Hawaiian honeycreeper


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Hawai′ian hon′eycreeper


n.
any of various finches of the subfamily Drepanidinae, native to the Hawaiian Islands, and including a number of very rare and extinct species.
ThesaurusAntonymsRelated WordsSynonymsLegend:
Noun1.Hawaiian honeycreeper - small to medium-sized finches of the Hawaiian islandsHawaiian honeycreeper - small to medium-sized finches of the Hawaiian islands
finch - any of numerous small songbirds with short stout bills adapted for crushing seeds
Drepanididae, family Drepanididae - Hawaiian honeycreepers
mamo - black honeycreepers with yellow feathers around the tail; now extinct
References in periodicals archive ?
Apapne birds, the Hawaiian honeycreeper, sing loudly, chirping and whistling, from the trees.
The locals: The Hawaiian honeycreeper sports crimson feathers and a curved black beak, while Hawaiian Hawksbill turtles use the remote beaches to lay their eggs.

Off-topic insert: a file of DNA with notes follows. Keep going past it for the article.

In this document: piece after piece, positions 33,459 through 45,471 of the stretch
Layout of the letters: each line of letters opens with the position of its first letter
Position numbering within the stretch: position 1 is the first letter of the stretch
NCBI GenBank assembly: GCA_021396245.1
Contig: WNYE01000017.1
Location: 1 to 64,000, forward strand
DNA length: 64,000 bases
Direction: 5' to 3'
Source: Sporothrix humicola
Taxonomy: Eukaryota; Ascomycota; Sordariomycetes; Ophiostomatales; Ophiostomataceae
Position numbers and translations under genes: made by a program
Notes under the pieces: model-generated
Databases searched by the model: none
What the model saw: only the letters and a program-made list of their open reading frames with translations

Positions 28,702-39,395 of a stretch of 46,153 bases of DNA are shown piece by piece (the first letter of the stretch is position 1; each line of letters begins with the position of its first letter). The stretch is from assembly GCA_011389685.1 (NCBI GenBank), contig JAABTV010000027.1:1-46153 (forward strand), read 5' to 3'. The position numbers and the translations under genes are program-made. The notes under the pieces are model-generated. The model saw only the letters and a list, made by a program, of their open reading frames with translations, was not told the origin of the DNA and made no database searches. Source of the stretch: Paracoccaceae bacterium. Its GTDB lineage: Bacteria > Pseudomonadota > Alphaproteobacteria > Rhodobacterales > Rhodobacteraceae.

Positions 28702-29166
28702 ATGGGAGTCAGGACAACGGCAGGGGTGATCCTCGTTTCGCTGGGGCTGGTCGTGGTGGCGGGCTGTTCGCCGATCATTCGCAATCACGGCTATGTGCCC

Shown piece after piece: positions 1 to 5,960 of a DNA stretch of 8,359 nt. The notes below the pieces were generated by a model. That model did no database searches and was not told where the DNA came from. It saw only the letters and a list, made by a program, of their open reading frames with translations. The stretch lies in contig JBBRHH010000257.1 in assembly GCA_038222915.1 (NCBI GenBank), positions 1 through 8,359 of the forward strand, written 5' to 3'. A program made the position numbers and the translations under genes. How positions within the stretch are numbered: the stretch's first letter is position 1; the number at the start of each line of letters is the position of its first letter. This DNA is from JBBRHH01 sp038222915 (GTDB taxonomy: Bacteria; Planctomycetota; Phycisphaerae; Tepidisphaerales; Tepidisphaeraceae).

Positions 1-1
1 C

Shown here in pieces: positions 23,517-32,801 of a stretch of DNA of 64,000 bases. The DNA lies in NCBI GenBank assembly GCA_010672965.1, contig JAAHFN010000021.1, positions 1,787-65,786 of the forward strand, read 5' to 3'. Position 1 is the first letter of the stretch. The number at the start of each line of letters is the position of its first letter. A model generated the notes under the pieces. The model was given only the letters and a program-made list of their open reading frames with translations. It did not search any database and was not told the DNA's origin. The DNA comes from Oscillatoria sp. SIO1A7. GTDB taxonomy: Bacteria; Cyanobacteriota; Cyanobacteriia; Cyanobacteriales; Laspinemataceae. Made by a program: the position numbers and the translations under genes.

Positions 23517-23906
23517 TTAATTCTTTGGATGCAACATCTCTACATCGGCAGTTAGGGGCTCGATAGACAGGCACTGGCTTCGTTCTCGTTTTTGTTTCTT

Some of the species in question that will get a closer look--and which CBD hopes are "fast-tracked" for protection--include the walrus, the wolverine, the Mexican gray wolf, the New England cottontail rabbit, three species of sage grouse, the scarlet Hawaiian honeycreeper ('I'iwi), the California golden trout, the Rio Grande cutthroat trout and the Miami blue butterfly, among others.
One example is the po'ouli (Melamprosops phaeosoma), a Hawaiian honeycreeper.
Already, 21 species have been lost, according to BirdLife, from the Hawaiian honeycreeper Poo-uli to Brazil's Spixs Macaw.
Today, birdwatchers and wildlife enthusiasts can expect to spot the scarlet-colored Hawaiian honeycreeper, endangered goose called "nene," King Kamehameha butterflies, or even elusive Hawaiian hawks.
This Hawaiian honeycreeper, whose name means "black-faced," survives only in a few hundred acres of nearly impenetrable rain forest on the windward side of Maui's Haleakala Crater.
The optional climb to view the island of Niihau actually feels good, and at a rest break for cold drinks you may be treated to songs from a half-dozen different birds, including the 'Anianiau, a small, green native Hawaiian honeycreeper.
For more than a decade, taxonomists had classified this chunky, short-tailed bird as part of the Hawaiian honeycreeper family, which gives off an odor resembling that of a musty canvas tent.
Historically, the islands supported at least 51 species of Hawaiian honeycreepers.

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